Last Updated on 1st October 2017
Mack And Mabel in concert
London Musical Theatre Orchestra,
23rd September 2017
This wonderful new professional London orchestra approaches its first anniversary with this stunning rediscovery (and reassessment of) Jerry Herman´s legendary ´flop´musical (it survived a mere 66 performances and six previews on Broadway in 1974, and has proved problematic in umpteen different revivals since) based on the career of film pioneer Mack Sennet and his amour with delivery-girl turned movie star, Mabel Normand. And the great thing about LMTO shows is that they just keep on getting better, and better, and better. Not for nothing did a near capacity audience turn out to populate three out of four levels of this roomy Matcham theatre on Mare Street, exactly the type of building where Sennet and Normand would have felt most at home, to cheer the sensational cast and production – and, of course, the orchestra – to the rafters.
Taking the leads, David Bedella, literally just off a plane back LA, seized the role with an instinctive grasp of its showbiz ethos and ran the whole length of the field with it, pushing past any vestigial obstacles in Michael Stewart´s script, all the way to the finishing line in virtually one dazzling home run. Acting as so much more than just his first cheerleader – this show is nothing if not about the sexual politics of stardom and the entertainment industry – new West End signing Natasha J Barnes marked Bedella´s every step and deservedly won a standing ovation for her counter-attack second act ballad, one of the scores biggest, flashiest pearls, ´Time Heals Everything´, a song that, apparently, she now owns. When was the last time you suddenly saw one of those punctuate the action in an apparently lightweight musical comedy?
If it´s not been in a while, well, maybe the reason is that this is emphatically not a lightweight musical comedy. We get life wearing all of its warts here, from hard-boiled, wisecracking dialogue at the start, through to the chikanery and cheeting of small-time business folk, right on up into gangster´s molls, drug-dealing and sexual exploitation, with a little bit of moidah t´rown in!
Yes, ladies and gentlemen, the show is set in Hollywood, and it doesn´t let you forget it for a minute. In a slightly reduced roll-call of characters for this performing version (thanks to long-term Jerry Herman survivor, director Shaun Kerrison, working wonders in almost no time at all with a big and difficult to bring together all in the same spot cast), we have an almost French classical line-up of eight players in the squad, and plenty of palace intrigues and farcical goings on to keep them all hopping on their toes. Tiffany Graves´tall, almost Nordic Lottie, a smashing counter-balance to Barnes´ soulful Mabel, was the echt voice of the soubrette, and hoofed her way with devilish aplomb through the delicious ´Tap Your Troubles Away´- a rare thing, a composer parodying himself, while also hommaging and sending up an entire oeuvre of frivolous optimistic crowd-pleasers. Anthony Whiteman was on hand to fix the choreographic splendours of the gig, including the biggest chorus line in town: a cool 60 girl mob that – utterly magically – swarmed through the auditorium for ´Hundreds of Girls´, making sense of the number in the way that only an expensive ensemble bill can. It was, like so much in this show, breath-taking, simply awesome, and filled the heart with pounding joy. Cameron Mackintosh, you will wish you had been there!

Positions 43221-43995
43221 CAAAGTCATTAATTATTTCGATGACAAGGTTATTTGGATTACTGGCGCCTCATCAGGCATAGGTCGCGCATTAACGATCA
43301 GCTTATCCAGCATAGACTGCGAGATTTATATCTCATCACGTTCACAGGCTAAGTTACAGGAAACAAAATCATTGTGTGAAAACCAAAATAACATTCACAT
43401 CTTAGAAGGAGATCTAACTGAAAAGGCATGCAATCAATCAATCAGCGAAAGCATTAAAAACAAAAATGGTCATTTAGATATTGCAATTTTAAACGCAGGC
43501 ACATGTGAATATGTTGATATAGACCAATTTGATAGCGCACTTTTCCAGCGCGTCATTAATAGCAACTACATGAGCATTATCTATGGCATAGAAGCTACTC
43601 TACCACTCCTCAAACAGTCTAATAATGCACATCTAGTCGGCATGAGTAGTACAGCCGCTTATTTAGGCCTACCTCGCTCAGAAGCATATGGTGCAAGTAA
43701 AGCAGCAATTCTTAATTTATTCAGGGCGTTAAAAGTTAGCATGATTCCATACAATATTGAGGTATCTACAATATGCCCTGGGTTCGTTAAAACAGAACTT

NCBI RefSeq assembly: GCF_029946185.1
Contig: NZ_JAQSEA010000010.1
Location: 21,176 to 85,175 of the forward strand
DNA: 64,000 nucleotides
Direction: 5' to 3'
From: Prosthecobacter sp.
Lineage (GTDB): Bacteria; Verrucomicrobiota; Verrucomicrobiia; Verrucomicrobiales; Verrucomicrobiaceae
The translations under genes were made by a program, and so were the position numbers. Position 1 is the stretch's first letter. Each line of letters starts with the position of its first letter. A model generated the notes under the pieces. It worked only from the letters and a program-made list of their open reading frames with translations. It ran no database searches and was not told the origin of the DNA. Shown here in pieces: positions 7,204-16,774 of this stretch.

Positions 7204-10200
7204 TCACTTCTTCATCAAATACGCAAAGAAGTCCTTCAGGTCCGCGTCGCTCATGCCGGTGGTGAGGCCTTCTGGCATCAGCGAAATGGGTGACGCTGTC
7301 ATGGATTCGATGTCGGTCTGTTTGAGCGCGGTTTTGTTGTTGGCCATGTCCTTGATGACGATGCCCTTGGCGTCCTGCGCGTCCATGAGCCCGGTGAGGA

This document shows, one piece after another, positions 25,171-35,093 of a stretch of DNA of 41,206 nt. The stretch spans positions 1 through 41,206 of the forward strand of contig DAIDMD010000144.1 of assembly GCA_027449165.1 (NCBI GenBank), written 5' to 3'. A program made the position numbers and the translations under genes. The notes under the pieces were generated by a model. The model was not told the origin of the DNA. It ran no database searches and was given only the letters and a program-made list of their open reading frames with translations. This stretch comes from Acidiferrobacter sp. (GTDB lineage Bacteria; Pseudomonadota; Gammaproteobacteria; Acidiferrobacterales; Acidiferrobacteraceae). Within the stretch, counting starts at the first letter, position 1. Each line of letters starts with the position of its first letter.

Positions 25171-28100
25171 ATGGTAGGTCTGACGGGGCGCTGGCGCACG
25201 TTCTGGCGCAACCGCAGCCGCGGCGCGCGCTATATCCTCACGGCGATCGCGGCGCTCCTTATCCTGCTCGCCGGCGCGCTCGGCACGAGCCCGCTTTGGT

Other parts were taken by ebullient Jack Edwards (Fatty Arbuckle), elegant and also homely Liam Tamne (Frank…and did you know he is actually Frank CAPRA? This show is full of surprises.), Will Arundel and Matt Harvey´s were the irrepressible moneymen, Kessel and Baumann, and – in the welcome presence of the villain – Oliver Saville gave us someone to hiss´n´boo at in William Desmond Taylor. And there was a goodly sized chorus, joining in with the fun from various points on the pitch, and as if that were not enough, there was also a troupe of the most accomplished feature dancers. But an LMTO show is – ultimately – all about the orchestra. Here we got the full 32-pieces of the publishers´ dreams, and this was – we were reliably informed – the biggest band EVER assembled for any performance of this exquisite score. They played magnificently. Fittingly, the brass section probably ran off with the shiniest moments, but the huge string section, sub-divided into harmonic heaven, pulled hardest on the heart strings. Afterwards, in a very glamorous party, Kim Criswell was on hand in the audience to remind us that, ´Jerry Herman couldn´t write a bad song´. In this show that was proved time and time again. A fine dozen of clunking great hits was smashed over the goalposts in sterling fashion by MD and orchestral founder, Freddie Tapner (a man who, at this rate, I am going to start calling ‘Sir Fred’ any minute now, just to keep ahead of the game).
So, after all this heady excitement, where to go to next with the LMTO? Christmas, as they say, is coming and with it the LMTO´s seasonal visit to London´s wonderful Lyceum Theatre and its lush presentation of another American classic, ´A Christmas Carol´. Meanwhile, break out the gin and the angel dust and raise a toast to the dear departed, but wonderful pair, Mack and Mabel. God bless them, wherever they are currently now playing, and the LMTO!